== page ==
Mark Sayers is a deep thinker, especially when it comes to thinking about culture and where culture is going.
He had a lot to say, but what he really wanted to talk about was the beautiful apocolypse.
What he argues is that we are now in the age of the image. In this age, there is a death of inwardness. In the age of social networking, selfies, and the desire to document and share everything in our lives, we spend less time "becoming" selves and more time creating an image of ourselves that we want others to see and that we want to believe.
He described travelling to New York and watching a whole bunch of people taking pictures with their phones, and nobody living in the moment or connecting with one another. He also shared about the movie "Her" where people had ceased to be connected with one another, but had been completely been drawn into a virtual world of connecting through social networks and other messaging services, but never connecting meaningfully by truly sharing lives and being present with each other. He sees this as a death of society, an apocolypse that is neither some progress to utopia or some Mad Max view of the future. We are just lost in a cult of self.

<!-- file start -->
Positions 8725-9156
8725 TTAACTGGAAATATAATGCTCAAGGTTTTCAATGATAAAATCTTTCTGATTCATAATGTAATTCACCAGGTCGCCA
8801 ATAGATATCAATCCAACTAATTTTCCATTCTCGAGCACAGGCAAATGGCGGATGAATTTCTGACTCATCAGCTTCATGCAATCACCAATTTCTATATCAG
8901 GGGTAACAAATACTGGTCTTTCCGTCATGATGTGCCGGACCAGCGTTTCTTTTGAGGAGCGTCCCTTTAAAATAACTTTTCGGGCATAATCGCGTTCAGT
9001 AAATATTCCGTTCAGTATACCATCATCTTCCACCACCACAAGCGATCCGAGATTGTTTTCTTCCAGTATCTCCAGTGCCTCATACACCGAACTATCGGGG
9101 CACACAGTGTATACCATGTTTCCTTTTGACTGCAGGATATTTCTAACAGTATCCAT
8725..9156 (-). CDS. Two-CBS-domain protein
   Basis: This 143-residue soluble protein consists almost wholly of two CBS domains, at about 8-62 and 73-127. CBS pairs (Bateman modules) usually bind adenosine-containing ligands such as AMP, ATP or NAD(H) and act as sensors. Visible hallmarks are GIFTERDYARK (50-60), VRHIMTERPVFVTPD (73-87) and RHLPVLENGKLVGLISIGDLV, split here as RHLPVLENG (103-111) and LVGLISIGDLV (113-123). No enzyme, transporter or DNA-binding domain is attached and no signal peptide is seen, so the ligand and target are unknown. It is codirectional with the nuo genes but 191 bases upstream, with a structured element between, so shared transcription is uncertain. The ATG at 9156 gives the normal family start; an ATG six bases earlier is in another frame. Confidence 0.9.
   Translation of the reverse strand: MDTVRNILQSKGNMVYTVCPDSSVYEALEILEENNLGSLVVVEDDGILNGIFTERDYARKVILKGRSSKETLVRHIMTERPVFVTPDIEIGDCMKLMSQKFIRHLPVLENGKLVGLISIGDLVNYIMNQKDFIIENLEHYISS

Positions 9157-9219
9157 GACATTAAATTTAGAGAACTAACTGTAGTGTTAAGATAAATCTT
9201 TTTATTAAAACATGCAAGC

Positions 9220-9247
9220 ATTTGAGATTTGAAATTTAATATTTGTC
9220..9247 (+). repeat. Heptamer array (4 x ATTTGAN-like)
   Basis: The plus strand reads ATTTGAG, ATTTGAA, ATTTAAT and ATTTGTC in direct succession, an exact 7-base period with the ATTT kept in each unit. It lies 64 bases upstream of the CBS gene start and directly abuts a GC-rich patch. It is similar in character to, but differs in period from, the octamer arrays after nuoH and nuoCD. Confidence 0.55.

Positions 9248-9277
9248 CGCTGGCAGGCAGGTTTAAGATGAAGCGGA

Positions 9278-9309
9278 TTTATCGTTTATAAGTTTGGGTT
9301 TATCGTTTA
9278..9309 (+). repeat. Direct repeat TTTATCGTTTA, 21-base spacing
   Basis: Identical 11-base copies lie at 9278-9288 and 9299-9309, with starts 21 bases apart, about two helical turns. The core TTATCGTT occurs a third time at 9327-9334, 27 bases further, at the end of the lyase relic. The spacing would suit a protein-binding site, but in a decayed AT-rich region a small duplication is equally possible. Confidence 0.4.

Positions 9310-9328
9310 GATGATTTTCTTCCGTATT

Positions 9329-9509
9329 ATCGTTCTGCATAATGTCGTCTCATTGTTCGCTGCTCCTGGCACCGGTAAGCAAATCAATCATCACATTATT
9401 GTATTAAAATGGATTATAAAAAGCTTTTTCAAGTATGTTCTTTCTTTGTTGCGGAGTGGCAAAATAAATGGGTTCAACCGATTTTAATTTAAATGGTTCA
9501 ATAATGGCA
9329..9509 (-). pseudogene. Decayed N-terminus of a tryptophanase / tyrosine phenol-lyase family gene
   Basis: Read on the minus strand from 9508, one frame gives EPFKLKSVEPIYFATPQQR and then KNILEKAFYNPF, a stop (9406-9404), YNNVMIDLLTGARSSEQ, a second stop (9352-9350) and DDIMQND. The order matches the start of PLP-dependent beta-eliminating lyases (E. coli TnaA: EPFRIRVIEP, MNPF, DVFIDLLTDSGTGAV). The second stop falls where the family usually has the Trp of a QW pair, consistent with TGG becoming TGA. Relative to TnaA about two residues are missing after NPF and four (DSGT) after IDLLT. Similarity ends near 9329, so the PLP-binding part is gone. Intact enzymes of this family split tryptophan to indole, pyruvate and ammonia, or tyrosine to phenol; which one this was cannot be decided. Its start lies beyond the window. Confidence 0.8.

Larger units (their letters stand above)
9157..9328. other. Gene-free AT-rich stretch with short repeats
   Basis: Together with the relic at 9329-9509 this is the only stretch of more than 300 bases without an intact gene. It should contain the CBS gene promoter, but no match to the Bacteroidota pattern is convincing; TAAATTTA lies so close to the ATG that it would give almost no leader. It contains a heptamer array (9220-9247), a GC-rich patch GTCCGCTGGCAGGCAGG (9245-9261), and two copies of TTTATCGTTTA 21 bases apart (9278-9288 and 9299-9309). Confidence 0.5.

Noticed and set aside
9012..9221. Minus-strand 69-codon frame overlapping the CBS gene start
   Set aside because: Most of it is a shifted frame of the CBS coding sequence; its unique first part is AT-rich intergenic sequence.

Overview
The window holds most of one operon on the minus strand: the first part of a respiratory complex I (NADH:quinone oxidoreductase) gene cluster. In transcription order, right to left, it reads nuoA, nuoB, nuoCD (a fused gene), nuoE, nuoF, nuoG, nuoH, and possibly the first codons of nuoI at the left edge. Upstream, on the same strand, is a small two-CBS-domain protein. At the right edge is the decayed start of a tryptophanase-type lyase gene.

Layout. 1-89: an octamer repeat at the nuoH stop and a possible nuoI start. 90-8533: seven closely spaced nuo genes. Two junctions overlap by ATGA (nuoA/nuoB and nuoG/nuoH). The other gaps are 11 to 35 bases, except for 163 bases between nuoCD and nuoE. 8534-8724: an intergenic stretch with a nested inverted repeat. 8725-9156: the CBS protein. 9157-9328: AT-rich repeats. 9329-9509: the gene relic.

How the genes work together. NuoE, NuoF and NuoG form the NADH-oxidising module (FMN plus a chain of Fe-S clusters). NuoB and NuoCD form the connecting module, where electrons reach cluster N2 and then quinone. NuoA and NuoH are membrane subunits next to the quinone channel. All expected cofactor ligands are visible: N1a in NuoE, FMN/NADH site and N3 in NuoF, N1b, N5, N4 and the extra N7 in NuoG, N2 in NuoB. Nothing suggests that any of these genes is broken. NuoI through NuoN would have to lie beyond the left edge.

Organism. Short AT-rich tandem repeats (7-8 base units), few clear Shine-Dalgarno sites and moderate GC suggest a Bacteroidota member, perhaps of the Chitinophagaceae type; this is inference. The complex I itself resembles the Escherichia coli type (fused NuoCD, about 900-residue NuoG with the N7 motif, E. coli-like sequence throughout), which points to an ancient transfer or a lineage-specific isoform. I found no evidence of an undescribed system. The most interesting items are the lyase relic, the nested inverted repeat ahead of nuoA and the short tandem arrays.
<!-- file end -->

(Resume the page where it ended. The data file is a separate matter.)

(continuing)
He shared how more and more a cult of the body, and a worship of the body is also becoming a part of the age of the image and the worship of self.
This increasingly virtual world, Sayers argues, destroys the foundation that the church and Christian mission have been built upon. There is no social framework to connect to and build upon.
He shares that church folks will have to create and do church in different ways, but on the same foundation of the creeds and faith of the past. Churches may need to create the structure for people to connect and to get outside of themselves in order to reach them.